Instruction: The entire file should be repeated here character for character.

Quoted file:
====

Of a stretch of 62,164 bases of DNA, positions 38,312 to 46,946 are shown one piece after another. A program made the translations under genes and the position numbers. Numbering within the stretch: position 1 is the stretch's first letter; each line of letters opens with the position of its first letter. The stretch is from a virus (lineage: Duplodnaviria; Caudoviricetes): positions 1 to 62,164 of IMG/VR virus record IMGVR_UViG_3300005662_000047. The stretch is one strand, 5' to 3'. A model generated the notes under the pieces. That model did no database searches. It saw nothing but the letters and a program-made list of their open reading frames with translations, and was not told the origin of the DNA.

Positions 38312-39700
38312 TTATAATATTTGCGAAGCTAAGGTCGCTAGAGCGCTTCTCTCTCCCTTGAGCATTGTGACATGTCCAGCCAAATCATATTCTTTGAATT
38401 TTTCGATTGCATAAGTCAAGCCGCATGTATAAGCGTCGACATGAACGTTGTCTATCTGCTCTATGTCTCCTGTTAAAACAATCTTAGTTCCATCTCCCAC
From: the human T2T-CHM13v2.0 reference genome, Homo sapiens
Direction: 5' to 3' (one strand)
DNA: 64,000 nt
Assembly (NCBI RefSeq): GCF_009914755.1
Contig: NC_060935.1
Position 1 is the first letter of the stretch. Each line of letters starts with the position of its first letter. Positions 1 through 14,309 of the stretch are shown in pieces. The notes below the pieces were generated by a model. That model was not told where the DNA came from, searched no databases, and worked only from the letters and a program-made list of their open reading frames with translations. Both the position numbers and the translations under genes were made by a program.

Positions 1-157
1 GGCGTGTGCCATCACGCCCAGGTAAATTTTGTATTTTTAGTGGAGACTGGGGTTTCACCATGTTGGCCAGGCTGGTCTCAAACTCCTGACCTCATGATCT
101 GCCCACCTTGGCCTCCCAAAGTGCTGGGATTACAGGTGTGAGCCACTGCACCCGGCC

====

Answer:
Of a stretch of 62,164 bases of DNA, positions 38,312 to 46,946 are shown one piece after another. A program made the translations under genes and the position numbers. Numbering within the stretch: position 1 is the stretch's first letter; each line of letters opens with the position of its first letter. The stretch is from a virus (lineage: Duplodnaviria; Caudoviricetes): positions 1 to 62,164 of IMG/VR virus record IMGVR_UViG_3300005662_000047. The stretch is one strand, 5' to 3'. A model generated the notes under the pieces. That model did no database searches. It saw nothing but the letters and a program-made list of their open reading frames with translations, and was not told the origin of the DNA.

Positions 38312-39700
38312 TTATAATATTTGCGAAGCTAAGGTCGCTAGAGCGCTTCTCTCTCCCTTGAGCATTGTGACATGTCCAGCCAAATCATATTCTTTGAATT
38401 TTTCGATTGCATAAGTCAAGCCGCATGTATAAGCGTCGACATGAACGTTGTCTATCTGCTCTATGTCTCCTGTTAAAACAATCTTAGTTCCATCTCCCAC
From: the human T2T-CHM13v2.0 reference genome, Homo sapiens
Direction: 5' to 3' (one strand)
DNA: 64,000 nt
Assembly (NCBI RefSeq): GCF_009914755.1
Contig: NC_060935.1
Position 1 is the first letter of the stretch. Each line of letters starts with the position of its first letter. Positions 1 through 14,309 of the stretch are shown in pieces. The notes below the pieces were generated by a model. That model was not told where the DNA came from, searched no databases, and worked only from the letters and a program-made list of their open reading frames with translations. Both the position numbers and the translations under genes were made by a program.

Positions 1-157
1 GGCGTGTGCCATCACGCCCAGGTAAATTTTGTATTTTTAGTGGAGACTGGGGTTTCACCATGTTGGCCAGGCTGGTCTCAAACTCCTGACCTCATGATCT
101 GCCCACCTTGGCCTCCCAAAGTGCTGGGATTACAGGTGTGAGCCACTGCACCCGGCC